Author Philip Pullman said he was “very surprised and honoured” after being awarded a knighthood.
The best-selling writer, known for the His Dark Materials series of books, has been recognised in the New Year Honours for his services to literature.
Pullman, 72, included fellow literary figures such as children’s author Dame Jacqueline Wilson and illustrator Sir Quentin Blake among those he was proud to join in accepting the honour.
In a statement to the Press Association, he said: “I was very surprised and honoured to be offered a knighthood. I believe the profession of letters should be recognised as having a proper place in the life of the nation, along with science, and sport, and music, and scholarship, and many other human activities.
“Many people I admire, such as Quentin Blake, Ellen MacArthur, Chris Hoy, Jacqueline Wilson, Nicholas Hytner, Jocelyn Bell Burnell, Bryn Terfel, Ray Davies, Mary Beard — far too many to list — have been happy to accept a knighthood or damehood, and I am proud to be in their company.
“I’m immensely grateful to those who have worked so hard over many years to edit, publish, illustrate and sell my books, and to the Society of Authors, which does so much for the profession of authorship. I’m most grateful of all to those who continue to read my books, and I hope they don’t have to work as hard as those who edit them.”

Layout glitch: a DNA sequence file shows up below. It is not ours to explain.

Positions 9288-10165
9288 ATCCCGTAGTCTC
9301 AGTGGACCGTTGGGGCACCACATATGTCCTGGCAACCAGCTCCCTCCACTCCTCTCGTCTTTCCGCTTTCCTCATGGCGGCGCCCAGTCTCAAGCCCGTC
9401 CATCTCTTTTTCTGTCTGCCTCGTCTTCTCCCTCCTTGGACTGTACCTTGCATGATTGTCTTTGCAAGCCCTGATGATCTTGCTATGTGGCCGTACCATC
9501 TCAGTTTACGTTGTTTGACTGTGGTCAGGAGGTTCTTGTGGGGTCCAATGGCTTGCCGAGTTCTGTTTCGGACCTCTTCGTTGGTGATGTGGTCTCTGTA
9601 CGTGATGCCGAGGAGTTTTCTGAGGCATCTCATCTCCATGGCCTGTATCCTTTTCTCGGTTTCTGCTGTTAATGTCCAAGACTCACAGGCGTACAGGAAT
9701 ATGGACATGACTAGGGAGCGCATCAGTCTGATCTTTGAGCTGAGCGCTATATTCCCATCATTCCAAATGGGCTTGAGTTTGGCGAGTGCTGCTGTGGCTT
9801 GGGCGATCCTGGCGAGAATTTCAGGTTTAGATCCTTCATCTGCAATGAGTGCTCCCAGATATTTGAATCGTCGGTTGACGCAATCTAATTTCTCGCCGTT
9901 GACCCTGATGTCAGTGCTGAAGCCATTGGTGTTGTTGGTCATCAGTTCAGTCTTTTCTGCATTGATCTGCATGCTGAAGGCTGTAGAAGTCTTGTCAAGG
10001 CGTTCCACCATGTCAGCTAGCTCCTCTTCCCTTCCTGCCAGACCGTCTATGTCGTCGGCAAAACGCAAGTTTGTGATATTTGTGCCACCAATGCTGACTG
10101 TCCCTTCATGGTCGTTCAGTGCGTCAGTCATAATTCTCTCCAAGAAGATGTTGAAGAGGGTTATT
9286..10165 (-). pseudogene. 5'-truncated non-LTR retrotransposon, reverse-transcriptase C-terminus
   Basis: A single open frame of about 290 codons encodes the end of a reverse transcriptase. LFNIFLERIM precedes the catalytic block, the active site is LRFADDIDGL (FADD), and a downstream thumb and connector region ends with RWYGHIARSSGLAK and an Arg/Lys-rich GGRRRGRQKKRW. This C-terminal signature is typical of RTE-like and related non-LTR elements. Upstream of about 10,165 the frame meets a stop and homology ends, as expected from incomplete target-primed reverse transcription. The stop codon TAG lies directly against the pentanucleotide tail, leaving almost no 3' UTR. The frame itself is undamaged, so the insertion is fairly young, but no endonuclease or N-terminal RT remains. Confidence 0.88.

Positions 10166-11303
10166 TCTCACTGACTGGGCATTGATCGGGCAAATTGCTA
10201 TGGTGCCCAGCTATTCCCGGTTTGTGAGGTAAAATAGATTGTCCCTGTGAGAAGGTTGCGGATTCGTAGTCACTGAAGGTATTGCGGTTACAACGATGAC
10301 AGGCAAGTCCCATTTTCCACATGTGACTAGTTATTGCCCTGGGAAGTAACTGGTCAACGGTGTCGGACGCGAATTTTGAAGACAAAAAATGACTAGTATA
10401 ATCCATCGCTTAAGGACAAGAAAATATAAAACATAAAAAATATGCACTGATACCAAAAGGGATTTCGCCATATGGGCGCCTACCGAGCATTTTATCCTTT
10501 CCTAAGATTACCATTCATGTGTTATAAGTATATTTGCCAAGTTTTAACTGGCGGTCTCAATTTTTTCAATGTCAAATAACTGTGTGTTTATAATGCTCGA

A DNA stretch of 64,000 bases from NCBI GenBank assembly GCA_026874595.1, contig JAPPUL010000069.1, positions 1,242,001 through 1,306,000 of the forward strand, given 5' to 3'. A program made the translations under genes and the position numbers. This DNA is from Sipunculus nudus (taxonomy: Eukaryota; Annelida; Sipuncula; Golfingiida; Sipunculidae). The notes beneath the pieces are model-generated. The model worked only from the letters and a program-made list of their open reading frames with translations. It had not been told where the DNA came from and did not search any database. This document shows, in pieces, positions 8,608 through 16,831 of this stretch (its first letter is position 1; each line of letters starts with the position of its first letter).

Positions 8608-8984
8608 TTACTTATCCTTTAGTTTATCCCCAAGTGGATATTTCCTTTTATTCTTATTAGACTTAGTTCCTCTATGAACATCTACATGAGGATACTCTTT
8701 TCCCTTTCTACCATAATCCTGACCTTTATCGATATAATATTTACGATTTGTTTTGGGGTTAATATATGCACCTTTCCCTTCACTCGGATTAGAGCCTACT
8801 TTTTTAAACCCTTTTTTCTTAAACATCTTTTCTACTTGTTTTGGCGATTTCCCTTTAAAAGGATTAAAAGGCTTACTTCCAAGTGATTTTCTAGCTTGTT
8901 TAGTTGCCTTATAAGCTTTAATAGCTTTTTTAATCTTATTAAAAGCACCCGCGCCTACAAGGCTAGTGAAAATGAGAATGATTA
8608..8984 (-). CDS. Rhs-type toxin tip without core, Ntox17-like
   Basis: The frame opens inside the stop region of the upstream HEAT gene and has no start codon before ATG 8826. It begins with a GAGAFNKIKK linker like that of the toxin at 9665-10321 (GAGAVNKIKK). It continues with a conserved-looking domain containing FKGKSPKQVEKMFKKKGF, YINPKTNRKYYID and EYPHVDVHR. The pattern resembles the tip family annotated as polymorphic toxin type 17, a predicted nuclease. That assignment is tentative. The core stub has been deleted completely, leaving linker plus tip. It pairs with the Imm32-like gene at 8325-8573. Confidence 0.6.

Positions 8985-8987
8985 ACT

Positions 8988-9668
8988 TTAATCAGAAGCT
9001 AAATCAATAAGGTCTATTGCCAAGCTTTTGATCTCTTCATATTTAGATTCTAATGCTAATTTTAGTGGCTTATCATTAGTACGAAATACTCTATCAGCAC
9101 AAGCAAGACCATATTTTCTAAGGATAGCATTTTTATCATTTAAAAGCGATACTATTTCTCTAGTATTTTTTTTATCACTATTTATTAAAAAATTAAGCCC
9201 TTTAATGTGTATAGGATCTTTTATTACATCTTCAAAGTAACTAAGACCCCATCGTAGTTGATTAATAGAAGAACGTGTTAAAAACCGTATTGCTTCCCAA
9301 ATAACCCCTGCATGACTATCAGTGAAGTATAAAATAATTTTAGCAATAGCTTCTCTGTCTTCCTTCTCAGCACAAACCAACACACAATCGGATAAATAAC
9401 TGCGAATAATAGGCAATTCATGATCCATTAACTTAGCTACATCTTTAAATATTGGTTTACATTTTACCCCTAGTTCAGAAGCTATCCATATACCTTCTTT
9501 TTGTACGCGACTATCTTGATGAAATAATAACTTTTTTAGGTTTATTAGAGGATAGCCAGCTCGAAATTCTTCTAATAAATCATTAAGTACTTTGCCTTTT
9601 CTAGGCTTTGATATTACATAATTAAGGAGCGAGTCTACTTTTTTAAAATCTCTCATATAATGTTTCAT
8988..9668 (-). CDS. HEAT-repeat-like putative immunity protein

Pullman, who published his first book, The Haunted Storm, in 1972, remains a prolific writer and in May was named author of the year at the British Book Awards, the latest prize in a storied career.
Born in Norwich, Norfolk, to a Royal Air Force pilot, Pullman moved often during his early childhood whenever his father was redeployed.
After his father died in 1954 when Pullman was seven, his mother remarried and moved to Australia, before the family eventually settled in North Wales.
Pullman attended Exeter College, Oxford, to read English, later joking: “Though I never learned to read it very well.”
He began teaching at the age of 25 and published his first children’s book, Count Karlstein, in 1982.
Pullman’s best-known work is the His Dark Materials trilogy, beginning with Northern Lights in 1995, continuing with The Subtle Knife in 1997 and concluding with 2000’s The Amber Spyglass.
A film adaption of the trilogy’s first instalment, starring Nicole Kidman and Daniel Craig, was released in 2007 under the name of its US title – The Golden Compass.
His Dark Materials has won Pullman awards, including the 1995 Carnegie Medal for Northern Lights and the 2001 Whitbread Book of the Year prize for The Amber Spyglass.
Pullman, who was honoured with a CBE in 2004, was in 2008 named by The Times newspaper as one of the 50 greatest British writers since 1945.
In 2017 he returned to the Dark Materials universe to launch a new trilogy, with the first novel, The Book Of Dust, winning critical acclaim.